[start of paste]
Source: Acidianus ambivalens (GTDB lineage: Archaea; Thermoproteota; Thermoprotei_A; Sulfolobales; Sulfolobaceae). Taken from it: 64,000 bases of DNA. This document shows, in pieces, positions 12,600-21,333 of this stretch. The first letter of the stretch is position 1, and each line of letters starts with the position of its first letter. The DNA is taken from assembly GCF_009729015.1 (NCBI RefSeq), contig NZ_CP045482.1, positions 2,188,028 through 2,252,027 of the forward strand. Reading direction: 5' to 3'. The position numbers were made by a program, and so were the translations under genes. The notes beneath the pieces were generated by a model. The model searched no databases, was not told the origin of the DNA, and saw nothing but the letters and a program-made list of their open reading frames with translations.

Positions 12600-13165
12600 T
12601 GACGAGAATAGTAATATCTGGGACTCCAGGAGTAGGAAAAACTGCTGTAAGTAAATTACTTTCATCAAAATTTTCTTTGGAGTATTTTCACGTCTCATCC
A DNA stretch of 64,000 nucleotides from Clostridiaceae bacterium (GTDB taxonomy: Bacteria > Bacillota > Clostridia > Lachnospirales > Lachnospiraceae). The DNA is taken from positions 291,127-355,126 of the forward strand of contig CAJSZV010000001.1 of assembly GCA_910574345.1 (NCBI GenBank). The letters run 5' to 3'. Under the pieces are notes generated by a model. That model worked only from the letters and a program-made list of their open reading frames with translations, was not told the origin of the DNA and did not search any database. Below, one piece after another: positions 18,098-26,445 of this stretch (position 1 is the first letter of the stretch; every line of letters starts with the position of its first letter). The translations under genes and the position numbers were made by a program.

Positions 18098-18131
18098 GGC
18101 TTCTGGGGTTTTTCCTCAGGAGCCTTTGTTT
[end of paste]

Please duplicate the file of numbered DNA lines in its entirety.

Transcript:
Source: Acidianus ambivalens (GTDB lineage: Archaea; Thermoproteota; Thermoprotei_A; Sulfolobales; Sulfolobaceae). Taken from it: 64,000 bases of DNA. This document shows, in pieces, positions 12,600-21,333 of this stretch. The first letter of the stretch is position 1, and each line of letters starts with the position of its first letter. The DNA is taken from assembly GCF_009729015.1 (NCBI RefSeq), contig NZ_CP045482.1, positions 2,188,028 through 2,252,027 of the forward strand. Reading direction: 5' to 3'. The position numbers were made by a program, and so were the translations under genes. The notes beneath the pieces were generated by a model. The model searched no databases, was not told the origin of the DNA, and saw nothing but the letters and a program-made list of their open reading frames with translations.

Positions 12600-13165
12600 T
12601 GACGAGAATAGTAATATCTGGGACTCCAGGAGTAGGAAAAACTGCTGTAAGTAAATTACTTTCATCAAAATTTTCTTTGGAGTATTTTCACGTCTCATCC
A DNA stretch of 64,000 nucleotides from Clostridiaceae bacterium (GTDB taxonomy: Bacteria > Bacillota > Clostridia > Lachnospirales > Lachnospiraceae). The DNA is taken from positions 291,127-355,126 of the forward strand of contig CAJSZV010000001.1 of assembly GCA_910574345.1 (NCBI GenBank). The letters run 5' to 3'. Under the pieces are notes generated by a model. That model worked only from the letters and a program-made list of their open reading frames with translations, was not told the origin of the DNA and did not search any database. Below, one piece after another: positions 18,098-26,445 of this stretch (position 1 is the first letter of the stretch; every line of letters starts with the position of its first letter). The translations under genes and the position numbers were made by a program.

Positions 18098-18131
18098 GGC
18101 TTCTGGGGTTTTTCCTCAGGAGCCTTTGTTT